Tuesday, August 28, 2012

After Ron Paul: Ten Political Thoughts for Convention Week

1. Roxy Music’s cover of “Like a Hurricane” was not one of the fine folk songs performed by Matt Brandenburgh at last night’s Dionysium, but this seems like a good week to dedicate it to everyone headed to New Orleans for the American Political Science Association convention. 

3. I’ll be interviewed tomorrow night on the online TV show Rew and Who? – which also seeks your donations – and which you can watch live right here tomorrow night (Wed.) if you want to catch me in the circa-5:30pm Eastern block.

4. I’ll still be done in time for everyone to switch over to, say, CNN to see the video about Ron Paul and a speech by his son, Sen. Rand Paul, circa 8pm Eastern.  As (A) a more or less libertarian, (B) the most obvious inheritor of his father’s political mantle, (C) a member of the Senate with a bit more nuance in dealing with mainstream Republicans than his dad cared to display, and (D) recognized leader of the Tea Party movement, Rand Paul is important and, depending on how things go this year, I’d like to see him run for president himself in 2016.  He might be able to broaden his father’s coalition while actually winning the White House and still being radical enough to rescue the nation. 

But not all Ron Paul supporters will see the son as the obvious replacement for the father (Rand Paul says nicer things about the military, endorsed Romney, and is willing to vote for things like sanctions on Iran).  I count four likely recipients of the (divided and to some degree mutually-exclusive) loyalties of the Ron Paul voters, four “heirs,” if you will:

Gary Johnson (the Libertarian Party candidate – close enough for me)
Paul Ryan (there are at least some less-radical libertarians who will suck it up once again this year and vote Republican in November – and if they do, it will likely be more because of the quasi-Ayn Rand fan in the v.p. slot than because of Romney, business-friendly though both men are)
•waiting until 2016 and voting for Rand Paul
•simply never voting again – which may be just as popular an option – unless some of those non-voting, near-anarchist libertarians are lured back into electoral politics by the occasional rising young libertarian candidate such as Justin Amash.

These four options, abstracted, really represent (respectively): go third party; accept a major party; transform a major party; and give up on the system altogether (but not on liberty, which can be pursued in countless private ways, both subversively and hermitically).

5. All that’s a reminder that real-world politics is messier than political theory.  Indeed, if political science professor Jacob Levy survives the aforementioned hurricane down at the APSA convention [UPDATE: I don't think he's going after all], maybe in a few months I’ll owe him due to the bet we made about whether Obama would grow government more than Bush (looks like Obama’s on track last I knew by about 22% vs. 18%, first term vs. first term, but I admit it’s close, a reminder how much contingent factors matter and how little purported philosophy counts in DC).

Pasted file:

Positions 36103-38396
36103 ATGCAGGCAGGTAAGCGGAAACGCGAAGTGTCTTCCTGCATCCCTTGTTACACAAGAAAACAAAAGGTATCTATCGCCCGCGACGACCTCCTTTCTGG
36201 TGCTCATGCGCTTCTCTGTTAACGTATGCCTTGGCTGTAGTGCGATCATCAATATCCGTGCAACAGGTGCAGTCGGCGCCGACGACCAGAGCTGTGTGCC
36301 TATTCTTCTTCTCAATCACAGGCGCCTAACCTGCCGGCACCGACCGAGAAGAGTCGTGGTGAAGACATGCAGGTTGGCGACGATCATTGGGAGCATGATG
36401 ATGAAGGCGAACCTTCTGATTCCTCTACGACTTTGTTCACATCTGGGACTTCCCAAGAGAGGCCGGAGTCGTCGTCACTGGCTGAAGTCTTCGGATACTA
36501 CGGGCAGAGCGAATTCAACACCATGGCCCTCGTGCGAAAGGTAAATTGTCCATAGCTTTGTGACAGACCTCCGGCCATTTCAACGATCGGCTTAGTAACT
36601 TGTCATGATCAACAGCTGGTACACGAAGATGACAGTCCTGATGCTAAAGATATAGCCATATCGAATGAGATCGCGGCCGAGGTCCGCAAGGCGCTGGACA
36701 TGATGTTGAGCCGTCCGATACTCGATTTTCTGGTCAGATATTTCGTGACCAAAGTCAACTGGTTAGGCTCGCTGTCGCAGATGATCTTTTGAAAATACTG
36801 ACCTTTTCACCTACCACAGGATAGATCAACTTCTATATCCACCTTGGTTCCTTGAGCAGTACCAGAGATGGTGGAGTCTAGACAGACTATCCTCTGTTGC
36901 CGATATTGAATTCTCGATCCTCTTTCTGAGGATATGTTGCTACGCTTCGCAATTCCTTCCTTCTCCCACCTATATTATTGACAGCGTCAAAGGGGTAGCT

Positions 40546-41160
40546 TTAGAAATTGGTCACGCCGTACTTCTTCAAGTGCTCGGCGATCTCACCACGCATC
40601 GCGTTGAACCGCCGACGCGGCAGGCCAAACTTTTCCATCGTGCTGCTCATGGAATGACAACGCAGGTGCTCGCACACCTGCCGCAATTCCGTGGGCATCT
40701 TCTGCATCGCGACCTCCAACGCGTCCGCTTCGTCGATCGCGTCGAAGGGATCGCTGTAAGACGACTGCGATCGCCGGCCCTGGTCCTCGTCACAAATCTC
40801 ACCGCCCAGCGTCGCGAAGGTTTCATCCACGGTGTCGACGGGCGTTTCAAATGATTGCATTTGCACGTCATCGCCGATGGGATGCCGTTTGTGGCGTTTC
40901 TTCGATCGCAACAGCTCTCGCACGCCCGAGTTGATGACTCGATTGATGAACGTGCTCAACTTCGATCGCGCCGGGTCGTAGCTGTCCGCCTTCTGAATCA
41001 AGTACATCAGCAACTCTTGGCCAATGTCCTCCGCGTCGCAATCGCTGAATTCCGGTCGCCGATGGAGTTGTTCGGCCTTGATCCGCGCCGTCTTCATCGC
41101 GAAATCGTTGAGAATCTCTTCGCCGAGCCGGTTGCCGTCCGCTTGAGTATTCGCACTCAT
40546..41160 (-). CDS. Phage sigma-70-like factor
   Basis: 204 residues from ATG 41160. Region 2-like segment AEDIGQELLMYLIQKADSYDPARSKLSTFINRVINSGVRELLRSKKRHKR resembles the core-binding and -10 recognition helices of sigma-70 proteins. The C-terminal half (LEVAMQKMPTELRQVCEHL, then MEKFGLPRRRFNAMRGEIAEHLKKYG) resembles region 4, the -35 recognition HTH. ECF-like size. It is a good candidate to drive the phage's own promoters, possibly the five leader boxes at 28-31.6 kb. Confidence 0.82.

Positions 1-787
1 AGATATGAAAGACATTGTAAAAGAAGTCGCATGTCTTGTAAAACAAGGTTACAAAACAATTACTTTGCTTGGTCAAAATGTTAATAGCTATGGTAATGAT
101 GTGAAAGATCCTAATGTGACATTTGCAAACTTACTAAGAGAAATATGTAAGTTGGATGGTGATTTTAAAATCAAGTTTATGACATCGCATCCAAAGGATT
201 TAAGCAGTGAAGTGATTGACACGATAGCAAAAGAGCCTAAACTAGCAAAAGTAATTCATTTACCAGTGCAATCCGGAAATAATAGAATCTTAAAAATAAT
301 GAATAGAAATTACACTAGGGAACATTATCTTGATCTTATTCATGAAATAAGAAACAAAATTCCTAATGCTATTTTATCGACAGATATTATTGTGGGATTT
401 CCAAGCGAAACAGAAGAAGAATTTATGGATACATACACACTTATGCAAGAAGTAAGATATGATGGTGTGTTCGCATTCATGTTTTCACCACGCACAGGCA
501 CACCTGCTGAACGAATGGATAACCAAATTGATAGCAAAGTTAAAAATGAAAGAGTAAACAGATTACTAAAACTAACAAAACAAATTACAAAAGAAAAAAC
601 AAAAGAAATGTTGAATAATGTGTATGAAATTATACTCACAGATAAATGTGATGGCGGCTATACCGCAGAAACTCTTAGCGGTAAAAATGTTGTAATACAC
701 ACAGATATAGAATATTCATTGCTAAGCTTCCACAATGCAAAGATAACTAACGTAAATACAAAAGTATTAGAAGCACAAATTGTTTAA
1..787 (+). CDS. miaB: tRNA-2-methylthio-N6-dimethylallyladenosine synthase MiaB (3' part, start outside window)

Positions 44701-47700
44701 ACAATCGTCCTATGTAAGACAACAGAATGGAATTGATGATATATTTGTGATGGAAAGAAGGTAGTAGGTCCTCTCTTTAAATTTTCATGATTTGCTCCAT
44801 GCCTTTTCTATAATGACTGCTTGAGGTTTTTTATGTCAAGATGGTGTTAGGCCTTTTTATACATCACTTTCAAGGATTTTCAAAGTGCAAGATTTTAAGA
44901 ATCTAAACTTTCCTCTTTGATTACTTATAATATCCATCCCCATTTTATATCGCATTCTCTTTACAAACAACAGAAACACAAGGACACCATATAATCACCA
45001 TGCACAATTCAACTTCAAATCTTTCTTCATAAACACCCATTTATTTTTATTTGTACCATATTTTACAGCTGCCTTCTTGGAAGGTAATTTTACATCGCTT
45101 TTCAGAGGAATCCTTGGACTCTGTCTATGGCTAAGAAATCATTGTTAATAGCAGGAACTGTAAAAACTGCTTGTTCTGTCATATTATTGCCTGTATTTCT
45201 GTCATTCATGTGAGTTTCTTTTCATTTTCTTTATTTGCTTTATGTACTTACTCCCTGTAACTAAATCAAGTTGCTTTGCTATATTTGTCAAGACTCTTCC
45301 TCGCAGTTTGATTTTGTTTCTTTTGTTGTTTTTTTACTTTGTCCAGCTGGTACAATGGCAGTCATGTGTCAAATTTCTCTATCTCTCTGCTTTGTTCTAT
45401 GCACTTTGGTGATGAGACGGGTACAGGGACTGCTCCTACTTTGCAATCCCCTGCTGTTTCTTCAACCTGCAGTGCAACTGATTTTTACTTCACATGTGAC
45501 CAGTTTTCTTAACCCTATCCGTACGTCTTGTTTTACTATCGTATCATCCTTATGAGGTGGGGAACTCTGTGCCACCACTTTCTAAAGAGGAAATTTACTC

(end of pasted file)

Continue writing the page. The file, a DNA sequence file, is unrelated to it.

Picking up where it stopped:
Jacob’s pessimistic assessment of the right, at least as he stated it once years ago, puts U.S. conservatism in international perspective, in a disturbing way.
  Why be surprised the right pays so little attention to free markets, Jacob once asked, when all over the globe, conservatives have shown that what really tends to matter to them are (A) religion, (B) the military, and (C) aristocracy (meaning established corporate elites in the U.S., perhaps)?  When you put it that way, perennial disappointment of libertarians by the GOP should be no surprise. 

6. Every time Romney criticizes Obama for cutting Medicare, he may pick up an elderly vote, but he will also make me wish I could vote for Gary Johnson an additional time (Romney, when he does this, even reminds me why I sympathized with Rick Perry briefly last year).

7. An aside regarding The New Yorker: to avoid any danger of readers thinking Andy Borowitz’s “reports” are true stories, I honestly think he has an obligation to make them funny once in a while.  (WHY DOES HIS JOB EXIST?)

8. Meanwhile, over in New York magazine, it’s nice to see Jonathan Chait admit that liberals dominate the movies (h/t Mark Judge).  (The next logical step for him, I think, is ceasing to be liberal himself.)

9. At least the culture beyond Washington coughs up something libertarian-in-spirit once in a while, and I think the movie The Changeling (which I finally saw thanks to Chuck Blake) counts.  (The tale of a lost child and police negligence is also a good piece of evidence in favor of paranoia being a necessary tool against statism, much as I prefer calm and rationality.)  I only wish director Clint Eastwood, star Angelina Jolie, and writer J. Michael Straczynski had reteamed for Atlas Shrugged, as was once thought possible.

10. On another culture note, this is my summary of every week’s New York Times Best-Sellers list: Nazis, the Olympics, the Civil War, Malcolm Gladwell (who’s speaking in Brooklyn on Sept. 18, by the way), Heaven, JFK, and something with kids and/or pets.  I think we’re about done with this culture.

1 comment:

Matt B said...

I think I'm going to write a book that includes all those topics and thereby conquer the bestseller list permanently.